“I have no intention of allowing John White, who isn’t qualified to be a middle school principal, to remain as Superintendent when I am governor,” Edwards said. “We have so many highly qualified candidates right here in Louisiana that we don’t need to go looking in New York City for our next head of K-12 education.”

White’s tenure as State Superintendent has been frought with controversy and accusations of wrongdoing. In 2012, White was embroiled in scandal after emails revealed political motives behind his fight to ensure that expanded school vouchers were approved by the Louisiana Legislature. Thanks to testimony by Rep. John Bel Edwards, the Louisiana Supreme Court later found the voucher scheme to be unconstitutional, because it did, as White denied, illegally divert funding designated for local city and parish public schools. Later, voucher schools approved under White’s watch were shown to lack a requisite number of teachers, lunch rooms, and other resources common to any proper school. In 2013, he was accused of having purposefully inflated letter grades for certain schools. For at least three years, White knew about inequities in special education funding which violated directives in the La. Constitution, but declined to take action to correct the problem even after the Legislature urged and requested that he do so in 2014. Under White’s watch per pupil funding for public k-12 schools was frozen despite many new unfunded mandates. During the same time period the per pupil amount paid to private schools through the state voucher program increased each year.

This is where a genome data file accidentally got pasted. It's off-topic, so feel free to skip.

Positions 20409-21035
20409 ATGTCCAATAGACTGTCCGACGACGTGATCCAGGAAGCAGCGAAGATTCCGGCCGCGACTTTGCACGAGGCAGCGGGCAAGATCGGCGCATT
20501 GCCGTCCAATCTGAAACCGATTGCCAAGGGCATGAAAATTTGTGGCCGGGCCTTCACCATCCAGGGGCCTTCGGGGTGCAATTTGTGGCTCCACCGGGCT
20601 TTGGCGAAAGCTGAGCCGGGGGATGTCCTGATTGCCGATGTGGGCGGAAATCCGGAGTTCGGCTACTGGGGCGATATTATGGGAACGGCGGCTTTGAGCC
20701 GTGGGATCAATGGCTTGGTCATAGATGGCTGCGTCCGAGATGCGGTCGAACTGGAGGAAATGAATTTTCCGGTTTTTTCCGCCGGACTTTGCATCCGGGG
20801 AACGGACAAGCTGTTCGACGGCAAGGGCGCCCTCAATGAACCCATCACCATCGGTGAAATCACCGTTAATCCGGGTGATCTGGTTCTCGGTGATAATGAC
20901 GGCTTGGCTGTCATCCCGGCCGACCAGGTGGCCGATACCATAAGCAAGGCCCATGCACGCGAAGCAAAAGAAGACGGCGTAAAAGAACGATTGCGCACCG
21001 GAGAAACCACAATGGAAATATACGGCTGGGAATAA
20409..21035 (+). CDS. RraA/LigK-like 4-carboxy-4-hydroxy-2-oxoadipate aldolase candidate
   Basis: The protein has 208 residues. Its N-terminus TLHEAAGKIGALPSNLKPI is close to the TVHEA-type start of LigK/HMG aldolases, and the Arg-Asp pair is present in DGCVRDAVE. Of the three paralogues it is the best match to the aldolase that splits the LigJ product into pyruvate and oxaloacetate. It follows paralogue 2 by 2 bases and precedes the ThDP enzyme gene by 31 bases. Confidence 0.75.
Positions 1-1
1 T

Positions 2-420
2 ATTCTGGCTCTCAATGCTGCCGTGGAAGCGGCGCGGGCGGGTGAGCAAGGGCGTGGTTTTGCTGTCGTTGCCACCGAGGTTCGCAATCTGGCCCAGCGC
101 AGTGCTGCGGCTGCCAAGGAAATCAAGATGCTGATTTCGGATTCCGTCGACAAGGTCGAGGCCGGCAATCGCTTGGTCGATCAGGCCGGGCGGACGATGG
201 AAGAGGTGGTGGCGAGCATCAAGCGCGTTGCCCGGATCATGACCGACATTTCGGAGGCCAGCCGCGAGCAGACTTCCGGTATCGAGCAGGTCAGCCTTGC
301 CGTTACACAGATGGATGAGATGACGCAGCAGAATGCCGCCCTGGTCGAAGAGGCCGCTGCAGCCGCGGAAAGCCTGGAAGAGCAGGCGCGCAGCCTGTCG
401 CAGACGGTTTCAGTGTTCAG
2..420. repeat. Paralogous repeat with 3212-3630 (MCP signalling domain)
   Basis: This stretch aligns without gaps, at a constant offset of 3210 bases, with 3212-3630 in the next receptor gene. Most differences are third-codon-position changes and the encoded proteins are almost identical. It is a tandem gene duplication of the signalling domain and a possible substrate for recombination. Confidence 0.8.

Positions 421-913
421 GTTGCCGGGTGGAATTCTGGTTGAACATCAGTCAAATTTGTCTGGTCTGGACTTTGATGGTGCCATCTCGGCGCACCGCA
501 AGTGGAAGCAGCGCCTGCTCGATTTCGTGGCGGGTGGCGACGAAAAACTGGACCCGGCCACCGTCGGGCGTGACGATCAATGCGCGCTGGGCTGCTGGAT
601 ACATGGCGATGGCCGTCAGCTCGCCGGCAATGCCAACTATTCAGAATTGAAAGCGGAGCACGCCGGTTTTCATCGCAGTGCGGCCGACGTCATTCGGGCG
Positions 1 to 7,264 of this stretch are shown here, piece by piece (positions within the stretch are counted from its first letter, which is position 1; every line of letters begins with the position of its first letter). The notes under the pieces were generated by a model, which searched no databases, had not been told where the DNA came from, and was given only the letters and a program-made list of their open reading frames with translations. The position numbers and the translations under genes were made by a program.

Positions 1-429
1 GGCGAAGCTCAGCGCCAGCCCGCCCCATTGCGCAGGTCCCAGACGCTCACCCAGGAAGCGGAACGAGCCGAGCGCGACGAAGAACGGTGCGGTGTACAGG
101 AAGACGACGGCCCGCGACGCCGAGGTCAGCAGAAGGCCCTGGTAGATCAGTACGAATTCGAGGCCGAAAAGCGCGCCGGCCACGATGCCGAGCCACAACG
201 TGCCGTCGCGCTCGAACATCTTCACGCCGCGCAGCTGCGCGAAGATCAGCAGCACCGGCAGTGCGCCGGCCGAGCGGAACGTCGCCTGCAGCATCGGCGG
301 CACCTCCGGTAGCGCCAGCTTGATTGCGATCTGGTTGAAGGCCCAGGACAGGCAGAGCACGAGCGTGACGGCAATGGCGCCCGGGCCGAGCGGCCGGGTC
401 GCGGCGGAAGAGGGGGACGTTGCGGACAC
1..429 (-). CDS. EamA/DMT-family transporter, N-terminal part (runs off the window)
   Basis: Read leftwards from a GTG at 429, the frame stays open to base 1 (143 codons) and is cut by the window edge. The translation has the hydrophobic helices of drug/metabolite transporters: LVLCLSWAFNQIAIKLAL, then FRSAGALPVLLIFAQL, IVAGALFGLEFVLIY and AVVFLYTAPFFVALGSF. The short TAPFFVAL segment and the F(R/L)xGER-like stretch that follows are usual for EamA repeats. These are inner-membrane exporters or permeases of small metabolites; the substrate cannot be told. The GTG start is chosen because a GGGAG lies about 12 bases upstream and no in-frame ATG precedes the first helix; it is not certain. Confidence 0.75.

Citing these controversies Edwards said,”We need genuine leadership at the helm of the Louisiana Department of Education. We will have that when we elect a genuine leader as governor.”

White’s only formal training in educational administration was earned during six weekend trainings at the Eli Broad Superintendent’s Academy, meant to be an introduction to issues facing Superintendents at the local level.

You might (or might not) enjoy watching this 7-minute interview I did with former teacher Bob Greenberg. Bob has created a large archive of interviews like this one. It was filmed in my living room. The collection is called “The Brainwaves.” He sets up a camera and says “talk.” He doesn’t ask questions or interrupt.


Thank you for subscribing to “Diane Ravitch's blog”

You’ll get an email with a link to confirm your sub. If you don’t get it, please contact us

The authors can also be followed on: